Let T(A) be the weighted graph in which for all edges gi ≤ A. For each edge i we will assign a weight equal to si. Let's find a spanning tree of this graph, which has the property that its maximal edge is minimal possible. It can be shown that for the fixed A the minimal value of B for which graph R(A, B) is still connected is equal to the weight of the maximal edge in this spanning tree.

Claim. Minimal spanning tree of a graph has the property that its maximal edge is minimal possible among all spanning trees.
Proof. Let L be the minimal spanning tree of a graph. Suppose there exists a spanning tree P in which all edges have smaller weight than the weight of the maximal edge of L. We can then remove the maximal edge from L and add some edge from P to it which will connect the graph back. After that L will have strictly smaller weight, which is impossible because it is a minimal spanning tree.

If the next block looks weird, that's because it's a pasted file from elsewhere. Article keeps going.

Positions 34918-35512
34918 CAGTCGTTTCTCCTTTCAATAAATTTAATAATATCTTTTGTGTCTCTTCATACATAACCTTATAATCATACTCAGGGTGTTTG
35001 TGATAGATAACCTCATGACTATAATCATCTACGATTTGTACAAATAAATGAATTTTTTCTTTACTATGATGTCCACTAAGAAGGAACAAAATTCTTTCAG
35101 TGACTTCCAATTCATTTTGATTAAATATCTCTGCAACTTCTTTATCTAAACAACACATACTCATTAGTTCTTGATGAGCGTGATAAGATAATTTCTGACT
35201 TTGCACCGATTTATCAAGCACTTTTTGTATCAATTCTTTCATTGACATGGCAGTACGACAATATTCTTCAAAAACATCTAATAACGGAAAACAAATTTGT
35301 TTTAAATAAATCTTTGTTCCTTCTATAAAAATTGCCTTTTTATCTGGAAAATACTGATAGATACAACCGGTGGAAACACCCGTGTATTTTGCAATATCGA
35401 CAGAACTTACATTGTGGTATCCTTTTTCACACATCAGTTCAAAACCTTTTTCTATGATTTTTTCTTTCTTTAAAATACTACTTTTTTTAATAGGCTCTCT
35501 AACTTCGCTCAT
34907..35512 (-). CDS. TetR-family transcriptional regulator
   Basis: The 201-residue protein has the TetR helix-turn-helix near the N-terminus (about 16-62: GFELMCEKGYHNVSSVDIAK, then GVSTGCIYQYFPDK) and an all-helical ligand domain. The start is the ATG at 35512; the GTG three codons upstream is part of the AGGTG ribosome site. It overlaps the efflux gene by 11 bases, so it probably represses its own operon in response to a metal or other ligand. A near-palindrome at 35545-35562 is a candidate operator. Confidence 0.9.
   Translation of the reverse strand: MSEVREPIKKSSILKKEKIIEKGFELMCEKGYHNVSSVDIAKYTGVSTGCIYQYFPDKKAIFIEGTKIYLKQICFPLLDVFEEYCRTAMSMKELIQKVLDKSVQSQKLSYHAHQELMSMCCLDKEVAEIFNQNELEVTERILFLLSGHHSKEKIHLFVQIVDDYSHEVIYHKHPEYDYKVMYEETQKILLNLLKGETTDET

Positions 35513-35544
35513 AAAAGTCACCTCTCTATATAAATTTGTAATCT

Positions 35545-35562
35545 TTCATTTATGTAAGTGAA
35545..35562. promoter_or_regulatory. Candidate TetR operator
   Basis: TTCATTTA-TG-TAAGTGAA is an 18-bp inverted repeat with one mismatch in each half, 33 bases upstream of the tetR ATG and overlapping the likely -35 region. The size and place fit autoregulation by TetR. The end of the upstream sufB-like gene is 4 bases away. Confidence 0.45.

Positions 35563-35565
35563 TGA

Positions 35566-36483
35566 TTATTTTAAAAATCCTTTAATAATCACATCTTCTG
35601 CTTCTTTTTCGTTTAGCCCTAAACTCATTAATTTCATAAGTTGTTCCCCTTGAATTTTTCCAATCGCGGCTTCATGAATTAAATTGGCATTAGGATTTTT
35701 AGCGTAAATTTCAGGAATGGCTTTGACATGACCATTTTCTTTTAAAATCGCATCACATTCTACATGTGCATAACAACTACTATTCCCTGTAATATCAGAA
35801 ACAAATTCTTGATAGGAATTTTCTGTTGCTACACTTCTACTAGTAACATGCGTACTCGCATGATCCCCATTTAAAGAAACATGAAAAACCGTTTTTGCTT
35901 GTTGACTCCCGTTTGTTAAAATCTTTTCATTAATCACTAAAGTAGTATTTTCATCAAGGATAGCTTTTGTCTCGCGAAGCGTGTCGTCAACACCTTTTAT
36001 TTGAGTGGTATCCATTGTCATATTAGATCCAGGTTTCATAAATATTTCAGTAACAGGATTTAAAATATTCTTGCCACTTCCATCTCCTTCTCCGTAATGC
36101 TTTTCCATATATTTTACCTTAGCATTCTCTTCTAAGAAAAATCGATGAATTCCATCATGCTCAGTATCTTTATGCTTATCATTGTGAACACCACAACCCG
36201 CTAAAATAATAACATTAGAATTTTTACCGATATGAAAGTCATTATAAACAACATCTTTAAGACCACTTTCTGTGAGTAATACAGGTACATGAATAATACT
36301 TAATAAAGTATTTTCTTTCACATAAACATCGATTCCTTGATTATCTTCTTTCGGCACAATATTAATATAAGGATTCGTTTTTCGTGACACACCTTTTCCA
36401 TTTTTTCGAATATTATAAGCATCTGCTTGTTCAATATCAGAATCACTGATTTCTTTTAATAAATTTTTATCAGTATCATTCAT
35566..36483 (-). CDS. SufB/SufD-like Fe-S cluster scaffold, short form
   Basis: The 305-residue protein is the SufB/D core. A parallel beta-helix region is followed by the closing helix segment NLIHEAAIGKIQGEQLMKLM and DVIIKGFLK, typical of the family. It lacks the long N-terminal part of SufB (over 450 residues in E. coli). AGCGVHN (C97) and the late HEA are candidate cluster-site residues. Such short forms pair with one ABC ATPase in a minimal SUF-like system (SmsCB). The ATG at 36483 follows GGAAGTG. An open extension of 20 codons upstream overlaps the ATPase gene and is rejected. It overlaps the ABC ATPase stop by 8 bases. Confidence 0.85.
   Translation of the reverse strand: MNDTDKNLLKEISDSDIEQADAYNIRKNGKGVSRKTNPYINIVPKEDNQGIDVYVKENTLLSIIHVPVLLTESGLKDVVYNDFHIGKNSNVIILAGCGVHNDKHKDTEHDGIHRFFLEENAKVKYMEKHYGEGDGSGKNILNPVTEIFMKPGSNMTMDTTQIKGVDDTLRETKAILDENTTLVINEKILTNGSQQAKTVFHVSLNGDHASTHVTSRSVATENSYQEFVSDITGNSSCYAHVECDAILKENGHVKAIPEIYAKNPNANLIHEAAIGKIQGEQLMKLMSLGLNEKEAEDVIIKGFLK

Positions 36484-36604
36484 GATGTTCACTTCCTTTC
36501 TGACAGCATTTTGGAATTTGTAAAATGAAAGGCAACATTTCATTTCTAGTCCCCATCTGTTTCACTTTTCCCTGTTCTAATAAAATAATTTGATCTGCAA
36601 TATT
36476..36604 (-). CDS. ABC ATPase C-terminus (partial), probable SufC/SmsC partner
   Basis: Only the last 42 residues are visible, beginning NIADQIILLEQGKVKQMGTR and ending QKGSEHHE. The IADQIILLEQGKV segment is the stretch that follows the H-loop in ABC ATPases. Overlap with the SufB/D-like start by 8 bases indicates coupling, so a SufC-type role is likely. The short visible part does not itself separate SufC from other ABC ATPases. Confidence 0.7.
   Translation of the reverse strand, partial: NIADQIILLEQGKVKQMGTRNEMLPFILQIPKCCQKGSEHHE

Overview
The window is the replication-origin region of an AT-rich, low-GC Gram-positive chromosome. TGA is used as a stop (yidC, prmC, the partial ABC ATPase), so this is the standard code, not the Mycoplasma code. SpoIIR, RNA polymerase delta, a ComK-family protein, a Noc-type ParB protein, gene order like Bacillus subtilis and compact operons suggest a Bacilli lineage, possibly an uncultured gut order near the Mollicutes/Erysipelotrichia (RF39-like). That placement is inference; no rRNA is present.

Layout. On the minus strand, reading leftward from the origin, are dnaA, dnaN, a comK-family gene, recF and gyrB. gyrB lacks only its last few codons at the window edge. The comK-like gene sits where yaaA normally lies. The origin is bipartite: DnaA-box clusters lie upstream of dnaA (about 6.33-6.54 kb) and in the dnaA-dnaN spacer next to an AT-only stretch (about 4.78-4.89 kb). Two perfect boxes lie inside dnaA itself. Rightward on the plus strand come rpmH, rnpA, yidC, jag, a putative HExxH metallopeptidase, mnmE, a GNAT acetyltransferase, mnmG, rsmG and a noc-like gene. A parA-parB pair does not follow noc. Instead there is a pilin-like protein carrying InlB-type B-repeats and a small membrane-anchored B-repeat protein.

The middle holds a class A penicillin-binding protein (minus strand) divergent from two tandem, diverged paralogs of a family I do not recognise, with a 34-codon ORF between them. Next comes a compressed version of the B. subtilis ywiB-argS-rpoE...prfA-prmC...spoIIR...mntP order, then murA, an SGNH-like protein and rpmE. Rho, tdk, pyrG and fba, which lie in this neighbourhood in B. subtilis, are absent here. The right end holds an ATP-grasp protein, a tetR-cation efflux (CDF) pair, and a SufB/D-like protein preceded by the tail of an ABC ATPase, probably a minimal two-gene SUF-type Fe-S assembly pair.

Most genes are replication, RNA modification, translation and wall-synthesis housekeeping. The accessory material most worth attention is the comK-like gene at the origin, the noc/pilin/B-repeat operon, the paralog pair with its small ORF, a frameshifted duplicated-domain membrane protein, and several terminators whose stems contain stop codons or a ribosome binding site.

Let's sort all edges of the graph in ascending order of gi. Then the edges of graph T(A) for the fixed i will be all edges with indexes j ≤ i.

Suppose that for some value of i we have already found minimal spanning tree in every connected component of the graph T(gi). Let's add an edge with index i + 1 into it. If it connects two different components, then after this operation they will be merged into one big component and it is obviously that the spanning tree we have in it is the minimal spanning tree. If i + 1-th edge connects two vertices from the same connected component, then it will create exactly one cycle in the graph. We can find the maximal edge in this cycle and remove it from the graph. It can be proven that the remaining tree will be the minimal spanning tree of this connected component.